Along with this, you will travel in a party of four, for the most part, and will have a few things to do in each town. In each Town there will be an Inn for you to pay a fee to rest. Resting will not only restore HP and MP of each party member, but it will also revive any unconscious party members and restore them to full as well. Games like the original Final Fantasy did not do this and required you to revive a character prior to using an Inn.
There are also several different kinds of shops for you to visit to help upgrade equipment and magic. There are the normal Weapon and Armor shops, where you can buy new weapons and armor for your characters. When you’re buying, there is a small menu, showing each character and will let you know which available equipment at the shop can be equipped by whom. While this is great, it does not let you know if it will increase their stats, increasing the possibility of you buying something you don’t need or will not help you.
Apart from this, towns also borrow elements from Final Fantasy and offer Magic Shops. At these shops, you can buy new magic spells for your characters to use, assuming they’re capable of casting them. The shops sell almost every kind of magic, from Black and White Magic to Summon and Time magic. When you buy a spell, it becomes available to not only the character who bought it, but the entire party. So, you don’t have to re-buy spells. Once you buy Cure, everyone can use Cure.
What makes Final Fantasy V unique is how it takes these elements and adds more of its own sparkle to it. While battles play out the same as the previous game, with the battles being turn-based and everyone having a Time Bar that fills up until the time for a character to take their turn. The thing that makes this and the customization unique is the Job System that the game incorporates.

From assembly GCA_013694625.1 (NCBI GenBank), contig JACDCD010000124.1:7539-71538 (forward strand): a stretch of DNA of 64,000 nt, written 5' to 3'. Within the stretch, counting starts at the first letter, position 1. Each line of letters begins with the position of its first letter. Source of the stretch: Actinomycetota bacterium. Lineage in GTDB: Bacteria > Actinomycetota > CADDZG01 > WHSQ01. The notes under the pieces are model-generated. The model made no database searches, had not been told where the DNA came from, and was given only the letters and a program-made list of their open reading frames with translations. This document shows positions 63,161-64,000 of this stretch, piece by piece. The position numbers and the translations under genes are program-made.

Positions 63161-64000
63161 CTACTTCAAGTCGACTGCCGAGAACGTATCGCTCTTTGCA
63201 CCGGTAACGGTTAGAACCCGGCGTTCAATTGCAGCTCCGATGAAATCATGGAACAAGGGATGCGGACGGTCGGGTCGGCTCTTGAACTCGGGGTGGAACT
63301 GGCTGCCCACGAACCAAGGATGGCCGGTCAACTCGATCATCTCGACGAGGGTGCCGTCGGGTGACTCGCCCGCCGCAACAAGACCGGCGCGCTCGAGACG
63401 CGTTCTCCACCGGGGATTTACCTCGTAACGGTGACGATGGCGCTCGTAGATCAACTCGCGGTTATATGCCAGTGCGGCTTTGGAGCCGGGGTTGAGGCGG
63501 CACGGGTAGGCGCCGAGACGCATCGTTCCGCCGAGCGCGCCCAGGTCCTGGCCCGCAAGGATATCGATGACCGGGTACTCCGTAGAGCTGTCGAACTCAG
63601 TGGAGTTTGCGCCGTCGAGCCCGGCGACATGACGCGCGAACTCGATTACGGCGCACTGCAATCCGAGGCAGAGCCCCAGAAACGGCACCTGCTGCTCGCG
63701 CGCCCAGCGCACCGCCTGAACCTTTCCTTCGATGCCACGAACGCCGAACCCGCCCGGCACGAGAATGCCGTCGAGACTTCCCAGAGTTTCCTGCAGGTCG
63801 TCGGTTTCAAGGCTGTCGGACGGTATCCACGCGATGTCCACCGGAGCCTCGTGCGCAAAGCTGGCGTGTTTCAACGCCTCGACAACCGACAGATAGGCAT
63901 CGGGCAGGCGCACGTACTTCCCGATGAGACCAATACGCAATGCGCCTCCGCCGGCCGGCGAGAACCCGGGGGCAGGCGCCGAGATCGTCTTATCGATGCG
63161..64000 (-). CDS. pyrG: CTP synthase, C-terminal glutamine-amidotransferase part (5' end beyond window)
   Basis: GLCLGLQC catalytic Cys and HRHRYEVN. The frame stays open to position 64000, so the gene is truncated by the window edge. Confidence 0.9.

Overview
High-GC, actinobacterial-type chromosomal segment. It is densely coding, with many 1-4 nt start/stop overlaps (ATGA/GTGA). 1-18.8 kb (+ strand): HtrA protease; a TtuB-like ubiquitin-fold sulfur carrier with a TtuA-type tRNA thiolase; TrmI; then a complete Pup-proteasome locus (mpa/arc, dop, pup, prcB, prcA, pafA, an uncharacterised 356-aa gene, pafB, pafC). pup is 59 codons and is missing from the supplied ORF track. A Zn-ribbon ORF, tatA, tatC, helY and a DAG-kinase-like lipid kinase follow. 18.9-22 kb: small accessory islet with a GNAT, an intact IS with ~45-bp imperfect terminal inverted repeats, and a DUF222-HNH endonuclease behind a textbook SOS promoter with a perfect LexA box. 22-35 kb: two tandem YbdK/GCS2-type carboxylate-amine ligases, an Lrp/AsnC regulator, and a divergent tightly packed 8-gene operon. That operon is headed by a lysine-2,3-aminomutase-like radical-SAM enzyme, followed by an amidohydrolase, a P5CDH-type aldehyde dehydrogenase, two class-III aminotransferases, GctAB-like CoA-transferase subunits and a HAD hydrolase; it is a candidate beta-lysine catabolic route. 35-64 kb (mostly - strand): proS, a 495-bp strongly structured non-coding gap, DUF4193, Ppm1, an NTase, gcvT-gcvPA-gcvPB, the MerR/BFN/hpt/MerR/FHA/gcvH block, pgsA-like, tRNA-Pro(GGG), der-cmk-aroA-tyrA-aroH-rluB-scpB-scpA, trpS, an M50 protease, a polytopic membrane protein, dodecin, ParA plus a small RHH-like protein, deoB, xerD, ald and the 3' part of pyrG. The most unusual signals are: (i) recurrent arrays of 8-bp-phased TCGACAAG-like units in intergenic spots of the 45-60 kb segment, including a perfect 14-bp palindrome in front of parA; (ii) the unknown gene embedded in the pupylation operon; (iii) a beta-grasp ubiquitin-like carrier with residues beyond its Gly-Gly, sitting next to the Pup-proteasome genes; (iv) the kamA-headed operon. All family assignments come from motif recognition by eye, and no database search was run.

Like in Final Fantasy III, Final Fantasy V gives you new jobs for your characters to use at certain points of the story. The game has a total of 21 classes, and every character can use every job. There is also an element of Job Levels. This is different from Final Fantasy III’s Job Level, where the Job Level determines how strong your character is. In Final Fantasy V, increasing your Job Level with battles gives you new abilities to equip. For example, Mastering the White Mage Job will give you an MP+10% Ability to equip.
With abilities, you can equip two at once, one being the main ability of your current job. Utilizing the ability system allows you to essentially, use two Jobs at once. For example, if I train Bartz as a Summoner long enough, I will gain the Summon ability. Then, if I switch him to Black Mage, you can equip Summon as a secondary ability, allowing him to cast both Black Magic and Summon Magic in battle. This will potentially give you access to eight different job classes at once.
The other element of the Job System that makes it useful is the fact that everyone can do everything. So, if you have a Boss battle about to happen that you know has a huge weakness to Thunder Magic, then switch everyone but your healer to a Black Mage, and you now have a very easy battle ahead of you. Instead of one character doing huge damage to them with Thunder or Thunder2, you now have the majority of your party doing that, bringing the battle to a quick end.
The Job system is definitely where this game shines and the most uniqueness comes out of it. It’s fun to explore different classes and Jobs to see what suits you best.